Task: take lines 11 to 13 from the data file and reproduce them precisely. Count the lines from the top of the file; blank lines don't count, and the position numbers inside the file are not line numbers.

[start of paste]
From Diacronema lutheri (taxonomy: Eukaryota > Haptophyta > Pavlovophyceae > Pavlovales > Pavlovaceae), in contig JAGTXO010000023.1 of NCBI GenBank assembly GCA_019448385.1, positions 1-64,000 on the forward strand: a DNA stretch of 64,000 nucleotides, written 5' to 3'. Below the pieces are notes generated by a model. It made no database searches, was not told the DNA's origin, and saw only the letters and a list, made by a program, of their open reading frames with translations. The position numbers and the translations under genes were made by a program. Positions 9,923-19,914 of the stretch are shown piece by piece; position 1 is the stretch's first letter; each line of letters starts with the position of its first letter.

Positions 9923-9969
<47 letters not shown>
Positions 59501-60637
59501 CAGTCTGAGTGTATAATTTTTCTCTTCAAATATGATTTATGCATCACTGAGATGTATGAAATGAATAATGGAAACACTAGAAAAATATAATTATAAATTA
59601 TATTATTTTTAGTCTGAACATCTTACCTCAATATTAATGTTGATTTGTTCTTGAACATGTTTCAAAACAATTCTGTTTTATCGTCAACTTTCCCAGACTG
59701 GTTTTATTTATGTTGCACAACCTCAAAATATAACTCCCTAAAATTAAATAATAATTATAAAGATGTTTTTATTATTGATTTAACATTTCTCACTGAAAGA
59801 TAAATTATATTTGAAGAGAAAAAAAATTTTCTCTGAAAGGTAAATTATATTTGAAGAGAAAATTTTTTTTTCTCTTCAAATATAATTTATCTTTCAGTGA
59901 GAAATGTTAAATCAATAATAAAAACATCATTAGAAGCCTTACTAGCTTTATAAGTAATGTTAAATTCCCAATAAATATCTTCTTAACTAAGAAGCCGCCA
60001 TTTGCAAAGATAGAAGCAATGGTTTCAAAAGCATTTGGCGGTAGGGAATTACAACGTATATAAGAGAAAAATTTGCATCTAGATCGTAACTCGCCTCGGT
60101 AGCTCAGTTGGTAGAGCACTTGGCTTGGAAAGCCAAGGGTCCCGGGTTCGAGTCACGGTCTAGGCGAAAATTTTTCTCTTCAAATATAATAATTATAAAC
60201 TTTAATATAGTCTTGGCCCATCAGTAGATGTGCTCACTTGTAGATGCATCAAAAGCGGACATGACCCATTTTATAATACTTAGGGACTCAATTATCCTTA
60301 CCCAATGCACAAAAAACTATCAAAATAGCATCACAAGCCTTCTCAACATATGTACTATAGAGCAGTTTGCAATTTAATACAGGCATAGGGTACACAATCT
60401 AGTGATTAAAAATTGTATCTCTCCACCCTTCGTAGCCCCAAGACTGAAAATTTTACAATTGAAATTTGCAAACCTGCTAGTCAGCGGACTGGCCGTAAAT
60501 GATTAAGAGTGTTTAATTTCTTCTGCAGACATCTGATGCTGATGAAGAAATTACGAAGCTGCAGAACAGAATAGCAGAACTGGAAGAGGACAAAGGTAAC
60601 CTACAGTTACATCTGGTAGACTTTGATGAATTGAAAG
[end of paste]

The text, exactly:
60101 AGCTCAGTTGGTAGAGCACTTGGCTTGGAAAGCCAAGGGTCCCGGGTTCGAGTCACGGTCTAGGCGAAAATTTTTCTCTTCAAATATAATAATTATAAAC
60201 TTTAATATAGTCTTGGCCCATCAGTAGATGTGCTCACTTGTAGATGCATCAAAAGCGGACATGACCCATTTTATAATACTTAGGGACTCAATTATCCTTA
60301 CCCAATGCACAAAAAACTATCAAAATAGCATCACAAGCCTTCTCAACATATGTACTATAGAGCAGTTTGCAATTTAATACAGGCATAGGGTACACAATCT